Saturday, May 25, 2013
The Rules of Writing-Syntax-The Clause 1
By OFW chief editor:
Carlos J Cortes And Renée Miller
Published: June 09, 2013
While this book only scratches the surface of the subject of grammar, our goal is to list elements and concepts that every user of the language should recognize and know how to manipulate. We also strive to convey a rough idea about the roles of the different parts of speech and elements of syntax.
Sentences develop through phrases and clauses. Before we attempt a few examples, we must explain classification for each constituent of a sentence.
Different authors and texts confuse their readers by giving the same element contrary names. For instance, if we were asked to describe a book, we might say:
A. A stack of bound paper pages.
B. A vehicle to share facts, concepts or dreams.
If we wanted to describe a tool, we could use similar approaches. What’s an Allen key (also called an Allen wrench or Hex key)?
A. A length of hexagonal-section steel bent in different shapes.
B. An implement to loosen and tighten screws with an Allen head or slot.
In answer A, we describe what it is.
In answer B, we describe its functions.
In the sentence, “The old woman carried a pail of water to the chicken coop”:
A. “The old woman” is a noun phrase, (and a noun phrase is what it is).
B. “The old woman” is a subject, (that’s its function within the sentence).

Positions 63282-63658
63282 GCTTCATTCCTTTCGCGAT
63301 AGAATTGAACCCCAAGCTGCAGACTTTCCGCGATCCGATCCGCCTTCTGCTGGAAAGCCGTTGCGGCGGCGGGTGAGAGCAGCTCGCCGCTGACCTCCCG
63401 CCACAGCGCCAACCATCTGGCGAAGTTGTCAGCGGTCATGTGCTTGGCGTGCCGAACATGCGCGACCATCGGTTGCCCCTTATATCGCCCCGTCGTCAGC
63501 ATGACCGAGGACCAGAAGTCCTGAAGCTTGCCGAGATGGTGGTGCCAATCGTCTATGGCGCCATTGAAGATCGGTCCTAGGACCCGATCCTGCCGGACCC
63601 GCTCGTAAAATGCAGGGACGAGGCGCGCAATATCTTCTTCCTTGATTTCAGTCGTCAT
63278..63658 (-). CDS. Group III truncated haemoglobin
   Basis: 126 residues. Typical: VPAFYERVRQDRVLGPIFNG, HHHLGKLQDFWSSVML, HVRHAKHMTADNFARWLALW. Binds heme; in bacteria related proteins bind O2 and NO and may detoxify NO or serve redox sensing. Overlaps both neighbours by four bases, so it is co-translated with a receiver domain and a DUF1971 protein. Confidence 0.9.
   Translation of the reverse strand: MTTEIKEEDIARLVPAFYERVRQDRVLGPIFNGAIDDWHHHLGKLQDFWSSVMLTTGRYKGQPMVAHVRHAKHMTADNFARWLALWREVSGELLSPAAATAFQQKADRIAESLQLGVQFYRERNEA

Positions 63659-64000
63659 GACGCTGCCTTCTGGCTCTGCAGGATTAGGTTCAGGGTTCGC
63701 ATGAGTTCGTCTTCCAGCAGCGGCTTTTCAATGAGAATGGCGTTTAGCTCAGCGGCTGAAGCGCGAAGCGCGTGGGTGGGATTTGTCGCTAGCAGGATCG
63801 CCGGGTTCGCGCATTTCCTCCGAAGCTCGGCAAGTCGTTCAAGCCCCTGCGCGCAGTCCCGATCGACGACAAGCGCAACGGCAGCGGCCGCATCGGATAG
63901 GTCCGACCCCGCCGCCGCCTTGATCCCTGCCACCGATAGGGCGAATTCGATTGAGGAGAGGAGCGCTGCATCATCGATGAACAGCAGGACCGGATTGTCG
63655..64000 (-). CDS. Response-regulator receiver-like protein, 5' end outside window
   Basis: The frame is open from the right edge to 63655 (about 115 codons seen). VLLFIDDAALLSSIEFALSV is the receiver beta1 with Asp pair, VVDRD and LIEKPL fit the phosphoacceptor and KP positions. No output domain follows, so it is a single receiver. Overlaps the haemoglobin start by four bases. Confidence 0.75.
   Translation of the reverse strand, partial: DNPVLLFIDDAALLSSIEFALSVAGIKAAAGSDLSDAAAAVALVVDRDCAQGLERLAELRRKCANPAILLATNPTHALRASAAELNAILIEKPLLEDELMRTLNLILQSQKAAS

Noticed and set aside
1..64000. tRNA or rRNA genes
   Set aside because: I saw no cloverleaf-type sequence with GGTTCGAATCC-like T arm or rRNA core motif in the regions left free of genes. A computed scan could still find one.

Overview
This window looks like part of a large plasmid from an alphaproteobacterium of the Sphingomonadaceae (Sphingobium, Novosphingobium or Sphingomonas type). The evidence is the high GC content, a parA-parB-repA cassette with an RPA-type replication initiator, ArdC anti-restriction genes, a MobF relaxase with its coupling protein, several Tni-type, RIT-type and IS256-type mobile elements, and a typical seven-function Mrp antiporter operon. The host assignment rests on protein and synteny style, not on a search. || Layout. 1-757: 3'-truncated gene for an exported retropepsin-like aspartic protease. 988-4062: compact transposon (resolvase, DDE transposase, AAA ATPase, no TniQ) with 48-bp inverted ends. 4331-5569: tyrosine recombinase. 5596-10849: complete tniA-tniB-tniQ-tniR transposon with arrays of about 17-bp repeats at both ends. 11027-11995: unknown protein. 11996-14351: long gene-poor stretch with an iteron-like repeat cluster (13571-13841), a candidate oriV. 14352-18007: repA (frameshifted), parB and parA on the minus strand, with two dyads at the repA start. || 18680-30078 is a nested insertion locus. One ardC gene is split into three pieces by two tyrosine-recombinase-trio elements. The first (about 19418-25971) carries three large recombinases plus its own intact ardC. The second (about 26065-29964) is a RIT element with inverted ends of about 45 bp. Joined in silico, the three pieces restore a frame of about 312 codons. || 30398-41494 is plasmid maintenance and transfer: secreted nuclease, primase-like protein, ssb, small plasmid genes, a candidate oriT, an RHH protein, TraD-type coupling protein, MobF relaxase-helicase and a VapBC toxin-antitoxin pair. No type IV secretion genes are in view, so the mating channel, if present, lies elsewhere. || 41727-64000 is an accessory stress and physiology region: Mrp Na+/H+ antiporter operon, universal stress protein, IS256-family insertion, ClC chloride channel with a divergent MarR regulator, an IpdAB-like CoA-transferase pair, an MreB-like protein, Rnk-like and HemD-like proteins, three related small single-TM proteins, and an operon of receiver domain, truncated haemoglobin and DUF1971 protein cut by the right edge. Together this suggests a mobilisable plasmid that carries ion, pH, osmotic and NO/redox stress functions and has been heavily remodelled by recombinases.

Both are correct, depending on perspective.
While grammarians may blow a fuse at the lightness with which we sail over intricate or complex definitions, we aim to explain functions, not technicalities. Unless we plan to write about the language—instead of using it—knowing how to parse non-identifying relative clauses won’t help as much as knowing how clauses work within sentences.
In the English language there are two kinds of clauses: independent and dependent. Independent clauses contain a subject and verb that represent a complete idea. Dependent clauses, though they also contain a subject and verb, cannot stand alone. They need to be joined with an independent clause in order to make sense. Dependent clauses are of three types: noun, adjective, and adverb.
In other words, a clause can be a sentence conveys a complete idea or a part of a sentence that does not. Either way, it contains its own subject and verb.
“Jesus wept,” is a clause. It has a subject and a verb and conveys the full idea.
“When Jesus wept,” is a clause. Though it has a subject and a verb, it doesn’t convey an idea in full. This clause is dependent because it needs an independent clause to finish it.
Over the next few pages, we’ll examine the main classes and types of clauses.
Why waste time with silly grammar concepts, rules, and regulations? I only want to write a novel.
Rewriting and editing, major components of successful fiction writing, demand that we understand the roles of different bits and pieces of prose. We need to acquire tools for streamlining our work, because tight, lean, and energetic prose keeps manuscripts out of the slush pile.
To work with sentences and identify their different types, we need to know how clauses work. Detecting fiendish errors like run-ons, comma splices, and the like that editors don’t want to see will become child’s play.
Renee Miller & Carlos Cortes
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